I specialise in tuning and servicing for these best-known makes:
These are the pianos for which I have specialist knowledge and access to replacement parts where needed.
I will consider other makes on their individual merits, based on the detail in your inquiry, but please note:
I'm unlikely to consider pianos of unknown, lost, or incomplete history, pre-war English makes, 'starter pianos' (typically auction wins of £500 or less), or locations substantially beyond my Southwest London / Surrey base.
Please ensure that you have the following information to hand when you contact me, preferably by email. If you decide to call me please be prepared to leave a voicemail.
In this way you will be assured that I am already up to speed when we speak.
This is what I need to know:
Then email Tim Hendy.
If you feel it necessary to telephone, then please call 07976 210140, and do be prepared to leave a message - thank you.
Tim has tuned both of our pianos on a few occasions now. He recently tuned our baby grand to concert pitch and has recently voiced our second piano to tone the brightness down. He is clearly knowledgeable and passionate about what he does and his meticulous attention to detail enables the best possible outcome. It is always a pleasure to have Tim in our home as he is immensely courteous. I am so happy to have found him and would highly recommend him.Lindsay
Tim worked some magic on our Yamaha upright which hadn't been tuned in approximately 20 years. Luckily nothing needed replacing and, in his allotted time, brought it completely back to life. He is clearly extremely good at this particular job with decades of experience at the highest level. We look forward to seeing him again for a second round of tunning. Would recommend to all.BillyQuick
Tim has been tuning our piano for over 10 with care, expertise and courtesy. I'd recommend him without reservation.John
The only way to tune a piano perfectly is to tune it precisely imperfectly, i.e. by equal temperament.
J. S. Bach championed the cause by demonstrating it practically, in his astonishing Well-Tempered Clavier, known as ‘The 48’.
The Well-Tempered Clavier, BWV 846–893, is a collection of two series of Preludes and Fugues in all 24 major and minor keys, composed for solo keyboard by Johann Sebastian Bach. In the German of Bach's time Clavier (keyboard) was a generic name indicating a variety of keyboard instruments, most typically a harpsichord or clavichord – but not excluding an organ either.Wikipedia, The Well-Tempered Clavier
Number is the ruler of forms and ideas, and the cause of gods and daemons.As quoted in Life of Pythagoras (c. 300) by Iamblichus of Chalcis, as translated by Thomas Taylor (1818)
The employment of a musical scale of twelve equal divisions between the octave is taken for granted, but the theory behind this greatest of musical big bangs is truly marvellous. Pythagoras decided one day to stack twelve perfect fifths on top of each other - try it on your piano - you get from bottom A to top A. He found, to his great interest no doubt, that although the fifths were pure (in fact, it was because of this), top A was sharp to the bottom by a quarter of a tone. Apply this to twelve divisions between the octaves, and you find that the only way to create equal frequency gaps between the semitones is by multiplying frequencies by the twelfth root of two.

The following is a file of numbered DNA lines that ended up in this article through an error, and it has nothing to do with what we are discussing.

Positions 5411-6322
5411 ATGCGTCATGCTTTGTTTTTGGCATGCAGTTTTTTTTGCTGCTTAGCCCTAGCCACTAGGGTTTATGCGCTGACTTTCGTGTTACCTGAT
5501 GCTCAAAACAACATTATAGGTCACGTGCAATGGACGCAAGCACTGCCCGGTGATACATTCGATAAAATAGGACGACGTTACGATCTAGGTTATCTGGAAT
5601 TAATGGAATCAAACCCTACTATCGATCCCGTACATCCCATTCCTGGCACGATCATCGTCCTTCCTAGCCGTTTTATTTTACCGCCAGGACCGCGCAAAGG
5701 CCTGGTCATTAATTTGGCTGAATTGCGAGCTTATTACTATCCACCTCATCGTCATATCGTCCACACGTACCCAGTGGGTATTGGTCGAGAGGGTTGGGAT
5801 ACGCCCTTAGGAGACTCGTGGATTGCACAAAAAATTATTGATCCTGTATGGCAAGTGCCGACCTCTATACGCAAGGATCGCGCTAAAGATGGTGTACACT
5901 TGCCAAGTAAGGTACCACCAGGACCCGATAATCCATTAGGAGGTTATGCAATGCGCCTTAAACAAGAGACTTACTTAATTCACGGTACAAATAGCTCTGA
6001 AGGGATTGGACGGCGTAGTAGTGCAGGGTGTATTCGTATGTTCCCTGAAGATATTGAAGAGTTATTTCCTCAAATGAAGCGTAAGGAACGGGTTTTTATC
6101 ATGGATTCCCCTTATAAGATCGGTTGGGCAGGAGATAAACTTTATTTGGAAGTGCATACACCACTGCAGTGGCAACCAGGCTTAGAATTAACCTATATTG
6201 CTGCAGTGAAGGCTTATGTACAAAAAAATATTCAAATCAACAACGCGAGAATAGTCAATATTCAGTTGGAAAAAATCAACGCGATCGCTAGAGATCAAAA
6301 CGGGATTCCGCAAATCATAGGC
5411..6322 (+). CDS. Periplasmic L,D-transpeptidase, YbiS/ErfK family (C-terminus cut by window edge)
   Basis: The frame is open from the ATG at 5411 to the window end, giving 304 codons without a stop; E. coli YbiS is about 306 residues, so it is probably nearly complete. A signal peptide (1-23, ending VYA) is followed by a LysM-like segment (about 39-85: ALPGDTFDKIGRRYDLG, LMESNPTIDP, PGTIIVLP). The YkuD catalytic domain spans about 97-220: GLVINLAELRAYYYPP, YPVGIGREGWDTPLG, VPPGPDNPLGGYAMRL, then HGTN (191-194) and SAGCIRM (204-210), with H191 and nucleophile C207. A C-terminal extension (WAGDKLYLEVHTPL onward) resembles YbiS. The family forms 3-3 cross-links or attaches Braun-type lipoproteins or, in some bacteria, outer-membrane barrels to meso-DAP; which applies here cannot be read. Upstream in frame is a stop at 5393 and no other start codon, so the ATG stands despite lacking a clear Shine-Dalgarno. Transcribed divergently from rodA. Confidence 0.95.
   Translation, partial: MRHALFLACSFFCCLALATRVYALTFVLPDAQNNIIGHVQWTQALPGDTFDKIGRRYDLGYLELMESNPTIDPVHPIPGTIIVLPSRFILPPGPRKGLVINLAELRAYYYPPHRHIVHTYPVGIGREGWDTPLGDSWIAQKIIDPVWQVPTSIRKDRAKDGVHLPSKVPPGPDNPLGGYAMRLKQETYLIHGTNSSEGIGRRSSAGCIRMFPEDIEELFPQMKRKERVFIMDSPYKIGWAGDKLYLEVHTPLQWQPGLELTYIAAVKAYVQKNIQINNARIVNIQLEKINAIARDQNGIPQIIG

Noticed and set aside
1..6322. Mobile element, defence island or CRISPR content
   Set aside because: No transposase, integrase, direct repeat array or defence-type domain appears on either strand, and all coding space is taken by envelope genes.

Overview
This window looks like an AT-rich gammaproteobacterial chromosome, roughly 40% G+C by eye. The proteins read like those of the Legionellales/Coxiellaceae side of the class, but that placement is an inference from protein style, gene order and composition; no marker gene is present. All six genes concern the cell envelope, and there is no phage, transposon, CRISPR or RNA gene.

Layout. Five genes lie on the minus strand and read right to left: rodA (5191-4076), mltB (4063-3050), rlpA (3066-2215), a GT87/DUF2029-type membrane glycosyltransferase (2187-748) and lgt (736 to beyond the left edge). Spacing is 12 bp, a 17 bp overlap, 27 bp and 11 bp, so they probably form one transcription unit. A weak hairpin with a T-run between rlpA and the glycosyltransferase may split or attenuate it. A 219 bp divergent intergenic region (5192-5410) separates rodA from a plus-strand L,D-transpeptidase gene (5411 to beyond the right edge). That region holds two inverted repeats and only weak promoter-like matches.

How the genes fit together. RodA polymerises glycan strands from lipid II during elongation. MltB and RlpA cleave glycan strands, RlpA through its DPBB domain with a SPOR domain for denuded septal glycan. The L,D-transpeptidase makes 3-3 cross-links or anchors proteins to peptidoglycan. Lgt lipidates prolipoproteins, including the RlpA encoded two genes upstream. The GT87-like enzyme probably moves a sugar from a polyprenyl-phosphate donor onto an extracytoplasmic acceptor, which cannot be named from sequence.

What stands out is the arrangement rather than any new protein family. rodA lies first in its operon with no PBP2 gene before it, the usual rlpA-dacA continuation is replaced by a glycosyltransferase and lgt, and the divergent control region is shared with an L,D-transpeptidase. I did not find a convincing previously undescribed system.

This gives Equal Temperament, allowing us to move freely around all of the keys, major and minor, without having to alter the tuning. J. S. Bach championed the cause by demonstrating it practically, in his astonishing Well-Tempered Clavier, known as ‘The 48’. Bach knew that without this innovation, keyboards could only play in a small selection of keys, for a given tuning; these tunings, called Temperaments, were also known as Mean-Tone tuning. There were many different temperaments, and therefore the performer had to be sure to use the temperament the composer specified for a particular performance. The late adoption of equal temperament in the UK (late-1800s!) hampered the development of music generally here, allowing Germany a massive leap forward, and between the years of Purcell and Britten, Britain became known as the music-less land.
To demonstrate, try this: enter 220 into your calculator (220Hz is the frequency of the A below middle C on your piano, when correctly tuned). Multiply this by 1.059463, and each subsequent product, by this number (the Semitone Multiplier) eleven more times times, and you arrive at 439.99944 - i.e. A=440, as near as mathematics allow. This not only gives you the octave, but twelve divisions equally spaced in between. So you see, the Greeks not only invented democracy in government, but also a democratically-aligned system of tuning - over two thousand years before the great J. S. Bach was able to demonstrate the principle so forcefully in his monumental 48.
The skill of the accomplished piano tuner is to be able to practically apply such precise theory to pianos as esoteric and diverse as, for example, Mrs Smith’s old Cottage Upright piano from the 1890s, perhaps untuned in the last ten years, or the majestic Steinway concert grand Model D on the concert platform.
Bring me a bowl of coffee before I turn into a goat.Johann Sebastian Bach
Oh no! Another overdamper!!!Tim Hendy, as quoted, with sadness, on a more-or-less weekly basis